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How Justin Bogle Bounced Back After Avance — Into a Major New Gig With Garces

For the chef, the new role is a chance to grow and patch up some gaps in his experience.

Bogle plating a dish for an event at the Food Network NYC Wine & Food Festival, October 16, 2014.
Bogle plating a dish for an event at the Food Network NYC Wine & Food Festival, October 16, 2014.
Ilya S. Savenok/Getty Images

Following a relatively quiet spell after Avance's early exit, Eater learned last week that chef Justin Bogle had accepted a job as corporate executive chef for his old boss, Jose Garces. (Bogle's first kitchen job out of culinary school was under Garces at Alma de Cuba, back in 2002.) In his new role, reps confirmed, Bogle will serve as opening chef at Garces' upcoming NYC outpost of his flagship restaurant, Amada.

Still, it was unclear whether the promising chef (and Philly native) would be making a permanent return to New York, or exactly what the job would entail. So Eater caught up with Bogle at Volver, where he's currently stationed, to chat about his first few weeks with the Garces Group, what his future holds there, and why this was the logical next step after the heartbreak at Avance.


Eater Philly: So when did you officially start with the Garces Group?
Justin Bogle:
January 5, so right after the New Year. We were in talks, me and Jose, sort of since Avance closed. He came in for dinner, I think it was our second-to-last service, and we just kind of started talking after that. That opened up the conversation that led to this.

Had you talked to him at all in the intervening years [since working at Alma de Cuba]?
Yeah, for sure, we would run into each other at events and stuff like that.

Did you work very closely with him back then, in the day-to-day?
Yes, I was at Alma de Cuba when Jose was the chef de cuisine over there. I started out as a line cook and then worked my way up to a sous chef position over there.

So what have you been doing since you started?
Kind of been all over the place. It's a big group at this point, so there's a lot for me to wrap my head around. The first week was orientation, getting to know the properties, getting to know the management staff and the chefs de cuisine at all the restaurants — or trying to, at least. I spent some time down at Olde Bar, like the first week that they opened, so just lending an extra hand here and there. It was like that for the first couple of weeks, and now I'm here [at Volver], working with Nat [Maronski], and we're trying to get our hands on some menu changes over here. Myself and the rest of the team had a meeting with Jose last week, so we're head-first into some menu development here. It's fun, it's been cool to be able to have some hand in helping this place evolve.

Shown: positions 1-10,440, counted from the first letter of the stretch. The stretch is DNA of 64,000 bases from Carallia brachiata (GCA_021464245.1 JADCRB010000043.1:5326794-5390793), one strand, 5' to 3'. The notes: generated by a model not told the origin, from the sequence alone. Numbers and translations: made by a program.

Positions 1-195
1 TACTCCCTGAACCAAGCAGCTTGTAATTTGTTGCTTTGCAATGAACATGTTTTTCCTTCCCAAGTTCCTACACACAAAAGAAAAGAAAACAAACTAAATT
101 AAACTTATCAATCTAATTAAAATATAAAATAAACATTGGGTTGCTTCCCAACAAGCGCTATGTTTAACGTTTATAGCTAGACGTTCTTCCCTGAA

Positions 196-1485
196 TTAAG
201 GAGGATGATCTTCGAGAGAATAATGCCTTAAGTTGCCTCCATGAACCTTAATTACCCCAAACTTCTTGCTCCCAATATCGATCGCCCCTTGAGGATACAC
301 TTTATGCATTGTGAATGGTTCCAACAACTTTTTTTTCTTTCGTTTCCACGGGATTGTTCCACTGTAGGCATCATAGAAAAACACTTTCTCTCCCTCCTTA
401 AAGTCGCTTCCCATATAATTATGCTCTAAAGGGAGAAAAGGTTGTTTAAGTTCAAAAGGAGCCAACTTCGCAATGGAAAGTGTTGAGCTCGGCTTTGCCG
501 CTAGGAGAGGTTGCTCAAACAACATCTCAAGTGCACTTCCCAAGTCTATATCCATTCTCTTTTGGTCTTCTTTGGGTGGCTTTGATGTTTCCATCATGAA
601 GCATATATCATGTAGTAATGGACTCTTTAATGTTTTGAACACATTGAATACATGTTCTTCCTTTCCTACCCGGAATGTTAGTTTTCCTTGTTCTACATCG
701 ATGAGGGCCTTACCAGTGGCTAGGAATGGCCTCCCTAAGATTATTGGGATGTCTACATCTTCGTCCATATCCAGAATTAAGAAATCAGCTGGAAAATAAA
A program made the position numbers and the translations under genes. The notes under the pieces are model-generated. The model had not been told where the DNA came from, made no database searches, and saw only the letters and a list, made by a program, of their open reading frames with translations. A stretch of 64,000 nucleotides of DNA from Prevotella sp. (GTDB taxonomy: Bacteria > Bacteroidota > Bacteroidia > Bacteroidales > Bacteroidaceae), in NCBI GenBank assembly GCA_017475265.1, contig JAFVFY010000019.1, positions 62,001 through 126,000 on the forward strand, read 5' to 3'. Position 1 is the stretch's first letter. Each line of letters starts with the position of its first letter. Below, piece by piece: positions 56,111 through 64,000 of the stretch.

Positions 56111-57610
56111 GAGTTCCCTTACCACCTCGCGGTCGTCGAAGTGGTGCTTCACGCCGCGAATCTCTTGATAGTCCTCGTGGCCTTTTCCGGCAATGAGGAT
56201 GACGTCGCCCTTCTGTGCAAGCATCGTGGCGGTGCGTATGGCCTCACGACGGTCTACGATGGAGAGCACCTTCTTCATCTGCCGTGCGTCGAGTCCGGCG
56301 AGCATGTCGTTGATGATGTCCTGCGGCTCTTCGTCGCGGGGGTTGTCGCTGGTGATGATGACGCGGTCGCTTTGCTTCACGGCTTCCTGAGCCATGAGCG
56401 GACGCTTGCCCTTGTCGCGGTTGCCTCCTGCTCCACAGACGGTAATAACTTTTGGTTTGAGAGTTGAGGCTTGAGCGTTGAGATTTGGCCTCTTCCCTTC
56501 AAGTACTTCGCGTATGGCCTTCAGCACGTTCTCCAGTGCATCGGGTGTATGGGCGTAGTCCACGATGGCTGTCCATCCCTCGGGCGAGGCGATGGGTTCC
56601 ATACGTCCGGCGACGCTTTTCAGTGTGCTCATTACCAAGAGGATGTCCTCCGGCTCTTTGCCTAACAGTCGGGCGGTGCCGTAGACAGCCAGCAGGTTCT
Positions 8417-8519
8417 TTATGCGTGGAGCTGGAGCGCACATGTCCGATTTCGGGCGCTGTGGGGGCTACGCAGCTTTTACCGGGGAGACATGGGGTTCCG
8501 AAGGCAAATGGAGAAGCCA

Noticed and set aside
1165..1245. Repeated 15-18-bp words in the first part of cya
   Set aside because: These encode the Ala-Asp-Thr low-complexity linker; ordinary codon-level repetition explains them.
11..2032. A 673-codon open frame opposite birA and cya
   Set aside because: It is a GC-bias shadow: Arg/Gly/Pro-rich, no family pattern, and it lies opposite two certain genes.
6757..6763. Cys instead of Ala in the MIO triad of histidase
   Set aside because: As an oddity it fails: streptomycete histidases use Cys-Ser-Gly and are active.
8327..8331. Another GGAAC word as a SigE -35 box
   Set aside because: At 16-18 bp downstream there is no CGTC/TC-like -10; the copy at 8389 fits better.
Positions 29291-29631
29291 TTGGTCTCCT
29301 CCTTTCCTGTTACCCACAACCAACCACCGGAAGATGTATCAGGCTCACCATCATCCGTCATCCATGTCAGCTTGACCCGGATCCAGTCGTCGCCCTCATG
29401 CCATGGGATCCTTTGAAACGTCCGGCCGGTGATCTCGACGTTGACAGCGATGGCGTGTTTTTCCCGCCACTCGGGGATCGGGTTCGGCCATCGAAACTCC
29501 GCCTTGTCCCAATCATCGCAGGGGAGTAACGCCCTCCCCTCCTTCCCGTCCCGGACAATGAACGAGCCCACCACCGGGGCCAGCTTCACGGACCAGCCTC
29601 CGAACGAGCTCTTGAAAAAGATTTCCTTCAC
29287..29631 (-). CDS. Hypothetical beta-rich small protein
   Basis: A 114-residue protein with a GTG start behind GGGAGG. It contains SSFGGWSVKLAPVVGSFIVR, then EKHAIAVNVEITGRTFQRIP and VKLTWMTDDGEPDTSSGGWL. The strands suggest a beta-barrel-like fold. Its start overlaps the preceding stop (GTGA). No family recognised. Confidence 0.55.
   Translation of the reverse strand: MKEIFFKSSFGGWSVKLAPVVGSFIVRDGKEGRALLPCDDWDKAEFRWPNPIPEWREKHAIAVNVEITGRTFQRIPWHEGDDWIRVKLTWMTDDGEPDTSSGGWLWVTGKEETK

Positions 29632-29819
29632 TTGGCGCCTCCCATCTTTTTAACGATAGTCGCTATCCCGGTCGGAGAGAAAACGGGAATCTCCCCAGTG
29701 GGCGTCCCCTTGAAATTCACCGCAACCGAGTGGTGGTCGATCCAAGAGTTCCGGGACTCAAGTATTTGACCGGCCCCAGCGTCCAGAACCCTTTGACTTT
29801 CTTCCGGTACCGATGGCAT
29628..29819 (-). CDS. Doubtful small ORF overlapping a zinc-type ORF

It'll be great to see more changes to the menu here, there's so much room in the concept for more fun stuff.
It's such a beautiful restaurant, and a lot could be done here. It's kind of one of the dream spots, you know, as a chef: tasting menu only, 35 seats. So we're looking to have a lot more fun over here.

It seems like they've had to reconfigure a lot of other things early on, and maybe the menu took a bit of a backseat to that.
Well, I think that's just a restaurant in general. Your first year, you make adjustments, you see what works and what doesn't work, what the city wants and what it doesn't want, and you learn from it and adjust accordingly and move forward. That's kind of where we are right now.

So right now, you're actively working on menu development. Will that be what you'll be doing at all of the restaurants?
At this point... maybe? I don't really know. This is where I'm stationed right now, to support these guys and work with the team. If we can cruise through a menu change pretty fast, then who knows, maybe I'll be somewhere else soon. Until the New York thing jumps off, I think that will be my role: wherever the hands are needed. Which is fine for me, and it's exciting — getting to know cuisine that, you know, I may not have done in a while or be too familiar with. So it's a learning experience as well, which is cool.

Volver, specifically, seems like it's a good fit for your style.
Yeah, this is a good fit; it's more along the lines of what I've done in the past, and I was excited to get to help out over here.

But then there are also so many different things that Jose does now. Is that scary?
It was overwhelming, at first. I've always followed, through the media, what Jose's been doing — but even so, as soon as I got to orientation it was like, "...oh, and that? And that? Wow." It is overwhelming. But to see the team that he has put in place to run the group, you don't really have to worry about it. He's got the right people, and you can see that he's done his homework to make sure that all of these operations run smoothly and properly. It's a little intimidating from the outside, but once you see the inner workings, it's a good thing.